Lazaro Cardenas was born in a village called Jiquiplan in 1985. He was forced to support his family following the death of his father when he was 16 years old. Although he dropped out of school when he was only 11 years old, he educated himself by reading extensively especially on historical works. By the time he was 18, he had worked as a jail keeper, a printer’s devil and a tax collector [ CITATION Och00 \l 1033 ].
Cárdenas joined politics during the Mexican Revolution and in 1928 he was elected governor of Michoacán. In 1932 he was selected to be the presidential candidate of the Party of Mexican Revolution (PRM) which was the ruling party. He won the presidential election of Mexico in 1934 and took office in the same year [ CITATION Fre50 \l 1033 ].
When Cardenas took over office, he implemented several reforms He banned capital punishment which was usually carried out in form of a firing squad. He reduced the salary of the president by half. He moved the official residence of the president from Chapultepec Castle to Los Pinos in order to create a national history museum. In 1938, he nationalized all Mexican petroleum reserves that were controlled by Standard Oil of New Jersey and Royal Dutch Company. He also nationalized other businesses later on such as train companies and factories. He was very vocal in the fight against corruption that even had Calles, the former president, arrested and charged for his corrupt dealings in 1936.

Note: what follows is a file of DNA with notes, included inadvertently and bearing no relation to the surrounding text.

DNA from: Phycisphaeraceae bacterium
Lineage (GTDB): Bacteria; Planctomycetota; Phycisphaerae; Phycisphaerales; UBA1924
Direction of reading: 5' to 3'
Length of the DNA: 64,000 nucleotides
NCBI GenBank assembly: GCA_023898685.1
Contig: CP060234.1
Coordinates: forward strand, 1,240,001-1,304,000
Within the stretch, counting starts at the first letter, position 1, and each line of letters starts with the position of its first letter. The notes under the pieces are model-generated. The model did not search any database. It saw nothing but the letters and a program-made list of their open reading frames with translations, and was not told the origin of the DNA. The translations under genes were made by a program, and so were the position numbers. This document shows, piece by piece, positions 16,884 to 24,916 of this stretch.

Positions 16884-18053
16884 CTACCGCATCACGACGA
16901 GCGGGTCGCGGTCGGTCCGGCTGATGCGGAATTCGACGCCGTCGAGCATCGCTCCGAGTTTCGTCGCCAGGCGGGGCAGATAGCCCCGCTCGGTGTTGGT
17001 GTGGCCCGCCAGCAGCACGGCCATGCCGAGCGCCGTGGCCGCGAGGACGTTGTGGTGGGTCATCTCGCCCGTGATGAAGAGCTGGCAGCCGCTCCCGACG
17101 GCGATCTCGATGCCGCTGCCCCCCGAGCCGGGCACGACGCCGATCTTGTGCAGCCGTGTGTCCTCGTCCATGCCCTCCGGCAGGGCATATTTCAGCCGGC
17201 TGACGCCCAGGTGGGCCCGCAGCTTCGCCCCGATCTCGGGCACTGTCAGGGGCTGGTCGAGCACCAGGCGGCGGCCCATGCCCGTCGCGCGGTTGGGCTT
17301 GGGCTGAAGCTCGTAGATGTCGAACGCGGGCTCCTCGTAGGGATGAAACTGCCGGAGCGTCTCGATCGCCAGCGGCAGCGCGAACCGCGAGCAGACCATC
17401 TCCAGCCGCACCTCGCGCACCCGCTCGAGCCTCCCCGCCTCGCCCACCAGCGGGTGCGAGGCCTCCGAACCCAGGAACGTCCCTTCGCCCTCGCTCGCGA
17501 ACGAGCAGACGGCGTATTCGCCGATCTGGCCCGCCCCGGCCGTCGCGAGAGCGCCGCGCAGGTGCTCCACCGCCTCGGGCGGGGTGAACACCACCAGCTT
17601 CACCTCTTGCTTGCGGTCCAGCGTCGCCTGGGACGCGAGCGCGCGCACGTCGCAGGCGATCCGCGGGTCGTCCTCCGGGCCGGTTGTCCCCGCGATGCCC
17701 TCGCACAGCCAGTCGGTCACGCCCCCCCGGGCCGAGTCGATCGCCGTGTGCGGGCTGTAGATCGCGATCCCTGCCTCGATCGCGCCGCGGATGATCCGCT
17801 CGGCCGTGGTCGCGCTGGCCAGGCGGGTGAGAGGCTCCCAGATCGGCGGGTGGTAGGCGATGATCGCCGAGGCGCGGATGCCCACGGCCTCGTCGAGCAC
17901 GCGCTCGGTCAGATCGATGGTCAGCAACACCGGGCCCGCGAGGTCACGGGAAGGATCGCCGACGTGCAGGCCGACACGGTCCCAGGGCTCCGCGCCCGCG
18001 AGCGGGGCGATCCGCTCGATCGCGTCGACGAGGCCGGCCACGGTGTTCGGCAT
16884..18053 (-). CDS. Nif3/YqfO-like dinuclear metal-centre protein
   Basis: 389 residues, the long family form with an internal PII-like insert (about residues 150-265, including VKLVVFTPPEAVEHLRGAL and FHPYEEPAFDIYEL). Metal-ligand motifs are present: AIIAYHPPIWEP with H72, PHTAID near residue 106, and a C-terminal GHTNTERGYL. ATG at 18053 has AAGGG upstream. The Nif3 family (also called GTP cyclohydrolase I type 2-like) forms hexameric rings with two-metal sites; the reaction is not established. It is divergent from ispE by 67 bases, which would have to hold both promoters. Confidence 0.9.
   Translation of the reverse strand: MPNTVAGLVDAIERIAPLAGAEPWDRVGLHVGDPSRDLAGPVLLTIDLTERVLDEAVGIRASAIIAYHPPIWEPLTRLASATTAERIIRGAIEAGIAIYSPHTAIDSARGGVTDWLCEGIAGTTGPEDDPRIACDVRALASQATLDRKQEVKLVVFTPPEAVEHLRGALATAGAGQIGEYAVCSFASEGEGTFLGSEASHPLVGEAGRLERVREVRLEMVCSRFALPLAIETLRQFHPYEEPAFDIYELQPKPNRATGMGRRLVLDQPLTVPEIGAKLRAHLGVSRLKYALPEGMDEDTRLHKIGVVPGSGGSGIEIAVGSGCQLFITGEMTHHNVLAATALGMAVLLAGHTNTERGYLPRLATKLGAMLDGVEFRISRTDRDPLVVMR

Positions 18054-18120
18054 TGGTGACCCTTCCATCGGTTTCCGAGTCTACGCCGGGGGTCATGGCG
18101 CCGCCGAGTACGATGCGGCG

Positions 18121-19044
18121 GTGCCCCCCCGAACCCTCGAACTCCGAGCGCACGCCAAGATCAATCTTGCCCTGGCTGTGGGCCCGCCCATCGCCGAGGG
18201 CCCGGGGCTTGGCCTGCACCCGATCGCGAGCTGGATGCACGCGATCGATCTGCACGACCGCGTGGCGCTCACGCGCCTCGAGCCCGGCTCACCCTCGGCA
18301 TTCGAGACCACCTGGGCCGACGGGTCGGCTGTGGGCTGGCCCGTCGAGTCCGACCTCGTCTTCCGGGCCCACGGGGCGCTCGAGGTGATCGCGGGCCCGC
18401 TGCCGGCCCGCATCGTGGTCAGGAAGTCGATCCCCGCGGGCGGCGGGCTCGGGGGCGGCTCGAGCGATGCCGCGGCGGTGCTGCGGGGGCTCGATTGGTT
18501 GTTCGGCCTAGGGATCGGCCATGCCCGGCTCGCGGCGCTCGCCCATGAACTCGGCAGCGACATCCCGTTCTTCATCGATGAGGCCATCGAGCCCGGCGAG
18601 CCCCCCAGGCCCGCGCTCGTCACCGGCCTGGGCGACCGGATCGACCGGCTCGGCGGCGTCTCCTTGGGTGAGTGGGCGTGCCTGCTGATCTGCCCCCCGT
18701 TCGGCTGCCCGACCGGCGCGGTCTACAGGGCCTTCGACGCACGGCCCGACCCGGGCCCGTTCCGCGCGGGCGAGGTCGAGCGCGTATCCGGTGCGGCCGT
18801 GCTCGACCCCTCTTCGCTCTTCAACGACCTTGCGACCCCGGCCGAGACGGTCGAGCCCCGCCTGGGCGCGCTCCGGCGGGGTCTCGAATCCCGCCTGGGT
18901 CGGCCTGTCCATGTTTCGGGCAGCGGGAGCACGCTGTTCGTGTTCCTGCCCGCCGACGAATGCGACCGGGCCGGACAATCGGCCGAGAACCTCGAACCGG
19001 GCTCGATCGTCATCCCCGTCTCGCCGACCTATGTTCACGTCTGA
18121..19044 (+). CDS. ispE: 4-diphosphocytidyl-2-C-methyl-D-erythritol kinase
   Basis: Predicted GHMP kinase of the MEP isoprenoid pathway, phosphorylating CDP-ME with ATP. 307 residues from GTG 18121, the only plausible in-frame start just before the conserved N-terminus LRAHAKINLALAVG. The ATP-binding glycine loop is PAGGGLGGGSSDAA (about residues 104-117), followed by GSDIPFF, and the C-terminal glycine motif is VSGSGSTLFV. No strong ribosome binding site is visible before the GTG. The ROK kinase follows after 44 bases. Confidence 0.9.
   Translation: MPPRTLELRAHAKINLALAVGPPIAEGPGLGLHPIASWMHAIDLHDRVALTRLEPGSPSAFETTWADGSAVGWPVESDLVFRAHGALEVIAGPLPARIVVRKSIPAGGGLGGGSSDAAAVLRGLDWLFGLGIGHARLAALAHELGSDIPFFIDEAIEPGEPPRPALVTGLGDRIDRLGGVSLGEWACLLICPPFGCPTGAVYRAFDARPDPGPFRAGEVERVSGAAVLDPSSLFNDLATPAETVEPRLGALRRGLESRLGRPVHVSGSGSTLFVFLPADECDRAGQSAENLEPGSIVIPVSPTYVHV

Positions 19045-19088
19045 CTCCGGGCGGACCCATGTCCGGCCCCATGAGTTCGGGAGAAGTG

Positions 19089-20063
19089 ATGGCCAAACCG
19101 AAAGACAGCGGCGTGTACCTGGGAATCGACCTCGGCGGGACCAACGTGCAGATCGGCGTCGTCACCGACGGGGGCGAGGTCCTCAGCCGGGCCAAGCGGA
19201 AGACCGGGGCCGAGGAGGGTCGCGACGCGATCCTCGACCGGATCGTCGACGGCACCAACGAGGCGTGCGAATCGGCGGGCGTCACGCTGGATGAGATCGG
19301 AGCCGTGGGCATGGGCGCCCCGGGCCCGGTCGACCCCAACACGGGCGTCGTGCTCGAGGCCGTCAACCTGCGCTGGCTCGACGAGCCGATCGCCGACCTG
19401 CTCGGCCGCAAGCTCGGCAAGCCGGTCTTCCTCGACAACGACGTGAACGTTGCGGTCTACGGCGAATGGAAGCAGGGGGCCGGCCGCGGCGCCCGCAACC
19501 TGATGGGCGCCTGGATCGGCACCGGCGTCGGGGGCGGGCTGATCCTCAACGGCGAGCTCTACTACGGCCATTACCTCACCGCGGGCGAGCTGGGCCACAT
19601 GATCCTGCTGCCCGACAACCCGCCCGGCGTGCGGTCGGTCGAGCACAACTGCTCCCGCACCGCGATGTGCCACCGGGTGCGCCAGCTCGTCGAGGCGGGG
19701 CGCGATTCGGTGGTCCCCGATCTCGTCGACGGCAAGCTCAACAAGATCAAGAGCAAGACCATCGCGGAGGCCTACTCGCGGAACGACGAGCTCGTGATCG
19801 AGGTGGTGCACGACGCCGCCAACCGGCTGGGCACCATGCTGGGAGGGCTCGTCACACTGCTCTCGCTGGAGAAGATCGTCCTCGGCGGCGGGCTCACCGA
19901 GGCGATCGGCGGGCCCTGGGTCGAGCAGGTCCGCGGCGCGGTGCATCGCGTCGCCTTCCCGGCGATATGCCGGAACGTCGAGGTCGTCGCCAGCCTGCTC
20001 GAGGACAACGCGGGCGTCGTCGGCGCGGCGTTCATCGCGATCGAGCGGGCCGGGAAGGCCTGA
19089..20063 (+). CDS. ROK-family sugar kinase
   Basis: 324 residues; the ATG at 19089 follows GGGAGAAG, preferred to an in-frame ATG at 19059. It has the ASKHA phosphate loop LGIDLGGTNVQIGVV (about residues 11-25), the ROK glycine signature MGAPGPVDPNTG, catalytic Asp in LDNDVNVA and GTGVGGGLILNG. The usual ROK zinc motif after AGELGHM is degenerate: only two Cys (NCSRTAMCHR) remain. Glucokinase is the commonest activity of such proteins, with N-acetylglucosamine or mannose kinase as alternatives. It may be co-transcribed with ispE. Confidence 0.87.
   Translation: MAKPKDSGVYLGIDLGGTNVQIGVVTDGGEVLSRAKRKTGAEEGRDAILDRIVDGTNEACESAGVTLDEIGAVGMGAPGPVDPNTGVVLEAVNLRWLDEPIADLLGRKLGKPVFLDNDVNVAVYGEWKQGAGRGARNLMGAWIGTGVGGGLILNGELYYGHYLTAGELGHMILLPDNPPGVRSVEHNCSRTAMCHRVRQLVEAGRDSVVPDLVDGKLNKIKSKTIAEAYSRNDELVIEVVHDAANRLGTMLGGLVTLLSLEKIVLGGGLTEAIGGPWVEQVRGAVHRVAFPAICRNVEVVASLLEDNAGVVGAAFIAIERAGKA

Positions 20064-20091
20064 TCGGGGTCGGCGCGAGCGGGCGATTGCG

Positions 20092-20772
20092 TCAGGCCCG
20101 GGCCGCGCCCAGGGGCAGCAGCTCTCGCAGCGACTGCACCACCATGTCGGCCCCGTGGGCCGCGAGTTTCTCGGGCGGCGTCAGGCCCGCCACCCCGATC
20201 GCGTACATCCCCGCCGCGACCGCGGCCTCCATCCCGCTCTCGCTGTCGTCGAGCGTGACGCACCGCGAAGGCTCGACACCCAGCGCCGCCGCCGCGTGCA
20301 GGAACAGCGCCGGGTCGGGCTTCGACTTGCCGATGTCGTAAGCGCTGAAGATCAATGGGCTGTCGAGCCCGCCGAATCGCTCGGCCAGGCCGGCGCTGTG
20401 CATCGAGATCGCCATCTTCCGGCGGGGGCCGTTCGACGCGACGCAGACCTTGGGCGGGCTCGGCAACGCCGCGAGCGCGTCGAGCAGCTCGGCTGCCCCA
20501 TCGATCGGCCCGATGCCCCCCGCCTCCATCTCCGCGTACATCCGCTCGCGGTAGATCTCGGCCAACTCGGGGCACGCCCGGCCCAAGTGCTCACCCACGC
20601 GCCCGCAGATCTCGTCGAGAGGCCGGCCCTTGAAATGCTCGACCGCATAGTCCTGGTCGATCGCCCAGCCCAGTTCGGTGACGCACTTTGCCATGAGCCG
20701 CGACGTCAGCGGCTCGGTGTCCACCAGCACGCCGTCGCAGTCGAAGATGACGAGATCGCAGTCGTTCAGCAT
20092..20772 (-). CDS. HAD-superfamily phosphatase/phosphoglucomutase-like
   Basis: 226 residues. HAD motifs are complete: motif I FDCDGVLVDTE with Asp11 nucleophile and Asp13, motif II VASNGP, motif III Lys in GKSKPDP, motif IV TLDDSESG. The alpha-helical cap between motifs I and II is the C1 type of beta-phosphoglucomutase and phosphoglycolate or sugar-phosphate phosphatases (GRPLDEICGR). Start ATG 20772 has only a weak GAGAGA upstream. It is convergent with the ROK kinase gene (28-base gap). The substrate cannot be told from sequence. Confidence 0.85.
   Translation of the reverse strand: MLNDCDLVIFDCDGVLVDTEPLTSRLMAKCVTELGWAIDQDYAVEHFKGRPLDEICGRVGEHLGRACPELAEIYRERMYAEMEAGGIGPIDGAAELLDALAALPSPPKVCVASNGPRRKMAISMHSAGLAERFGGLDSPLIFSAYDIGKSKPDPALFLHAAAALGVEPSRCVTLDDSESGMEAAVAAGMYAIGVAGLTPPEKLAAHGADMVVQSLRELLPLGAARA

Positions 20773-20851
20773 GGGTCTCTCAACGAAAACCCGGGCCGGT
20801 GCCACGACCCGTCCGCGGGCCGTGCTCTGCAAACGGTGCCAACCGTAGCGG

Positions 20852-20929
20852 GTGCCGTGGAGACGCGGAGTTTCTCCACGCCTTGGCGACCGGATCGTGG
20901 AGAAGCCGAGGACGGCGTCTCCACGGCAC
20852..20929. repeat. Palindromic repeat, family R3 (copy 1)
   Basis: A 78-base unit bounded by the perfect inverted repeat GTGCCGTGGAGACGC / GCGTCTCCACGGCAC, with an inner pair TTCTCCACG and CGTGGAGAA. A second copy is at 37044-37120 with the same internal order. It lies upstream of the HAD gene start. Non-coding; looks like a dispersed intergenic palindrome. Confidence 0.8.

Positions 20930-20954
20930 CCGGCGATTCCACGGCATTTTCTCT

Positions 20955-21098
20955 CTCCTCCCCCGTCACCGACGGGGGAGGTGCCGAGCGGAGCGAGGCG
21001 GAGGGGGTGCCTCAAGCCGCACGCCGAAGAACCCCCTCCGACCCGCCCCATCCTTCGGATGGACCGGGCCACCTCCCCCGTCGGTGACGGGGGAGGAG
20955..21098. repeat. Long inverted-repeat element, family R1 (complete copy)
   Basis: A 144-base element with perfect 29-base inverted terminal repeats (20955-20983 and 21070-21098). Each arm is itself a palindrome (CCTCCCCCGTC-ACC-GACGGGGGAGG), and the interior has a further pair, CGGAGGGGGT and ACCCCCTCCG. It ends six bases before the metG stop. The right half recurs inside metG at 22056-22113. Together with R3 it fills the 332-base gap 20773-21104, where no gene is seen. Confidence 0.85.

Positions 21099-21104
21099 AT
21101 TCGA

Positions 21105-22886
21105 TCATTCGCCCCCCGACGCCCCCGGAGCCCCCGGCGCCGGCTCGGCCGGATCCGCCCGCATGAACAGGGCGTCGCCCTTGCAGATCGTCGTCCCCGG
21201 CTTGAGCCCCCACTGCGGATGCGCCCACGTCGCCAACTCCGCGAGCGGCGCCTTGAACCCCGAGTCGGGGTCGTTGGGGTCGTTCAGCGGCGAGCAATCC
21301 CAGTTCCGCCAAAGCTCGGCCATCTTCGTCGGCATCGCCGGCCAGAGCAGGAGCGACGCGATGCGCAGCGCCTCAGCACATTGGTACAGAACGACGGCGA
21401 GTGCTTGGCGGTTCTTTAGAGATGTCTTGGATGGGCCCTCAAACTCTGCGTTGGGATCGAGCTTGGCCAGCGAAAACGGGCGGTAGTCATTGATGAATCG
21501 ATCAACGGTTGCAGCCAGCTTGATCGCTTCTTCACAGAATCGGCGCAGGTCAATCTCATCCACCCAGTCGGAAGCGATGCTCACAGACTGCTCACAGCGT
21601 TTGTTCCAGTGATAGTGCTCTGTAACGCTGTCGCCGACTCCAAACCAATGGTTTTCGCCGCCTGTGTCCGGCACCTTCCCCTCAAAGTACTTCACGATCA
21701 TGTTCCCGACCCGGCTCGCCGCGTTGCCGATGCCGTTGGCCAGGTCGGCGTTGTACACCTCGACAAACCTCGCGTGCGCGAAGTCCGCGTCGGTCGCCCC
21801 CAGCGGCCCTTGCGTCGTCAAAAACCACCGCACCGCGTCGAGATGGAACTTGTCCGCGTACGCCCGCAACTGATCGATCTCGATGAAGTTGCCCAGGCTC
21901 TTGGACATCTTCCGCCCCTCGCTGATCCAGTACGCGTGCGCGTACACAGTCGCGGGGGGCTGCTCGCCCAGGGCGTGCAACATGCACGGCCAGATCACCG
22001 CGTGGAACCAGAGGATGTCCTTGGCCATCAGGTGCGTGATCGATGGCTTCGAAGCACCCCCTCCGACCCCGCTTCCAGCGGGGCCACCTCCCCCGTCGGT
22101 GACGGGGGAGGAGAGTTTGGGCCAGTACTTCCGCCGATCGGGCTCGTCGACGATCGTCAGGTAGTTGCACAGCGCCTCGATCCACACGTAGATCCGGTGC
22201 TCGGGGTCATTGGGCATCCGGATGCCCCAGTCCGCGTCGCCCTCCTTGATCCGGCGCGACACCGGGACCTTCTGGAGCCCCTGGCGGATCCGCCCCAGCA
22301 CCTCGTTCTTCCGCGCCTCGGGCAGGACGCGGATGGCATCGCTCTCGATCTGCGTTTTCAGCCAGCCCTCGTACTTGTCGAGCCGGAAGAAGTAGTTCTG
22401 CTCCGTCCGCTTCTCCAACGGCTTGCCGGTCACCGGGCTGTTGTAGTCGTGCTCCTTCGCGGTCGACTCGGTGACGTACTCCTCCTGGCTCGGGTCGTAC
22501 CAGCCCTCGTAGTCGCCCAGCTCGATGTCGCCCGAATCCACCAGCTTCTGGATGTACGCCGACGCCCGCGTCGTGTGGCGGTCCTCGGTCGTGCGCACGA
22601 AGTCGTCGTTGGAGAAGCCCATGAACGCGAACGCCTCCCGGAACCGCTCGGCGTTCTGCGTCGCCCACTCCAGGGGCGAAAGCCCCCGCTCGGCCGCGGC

Cardenas attempts to actively assist the Republican government during the Spanish civil war were prevented by the then USA administration under Roosevelt. He however admitted tens of thousands of republican exiles who had ran away from the Spanish fascists in 1939. He gave diplomatic protection to exiles through his envoys and ambassadors in Europe. Cardenas left power in 1940. He left a legacy as one of the few successful socialist government leaders.
Freeman, Clyde Edwards. Lazaro Cardenas. Texas: East Texas State Teachers College, 1950.
Ochoa, Enrique C. Feeding Mexico: The Political Uses of Food Since 1910. illustrated. New York: Rowman & Littlefield, 2000.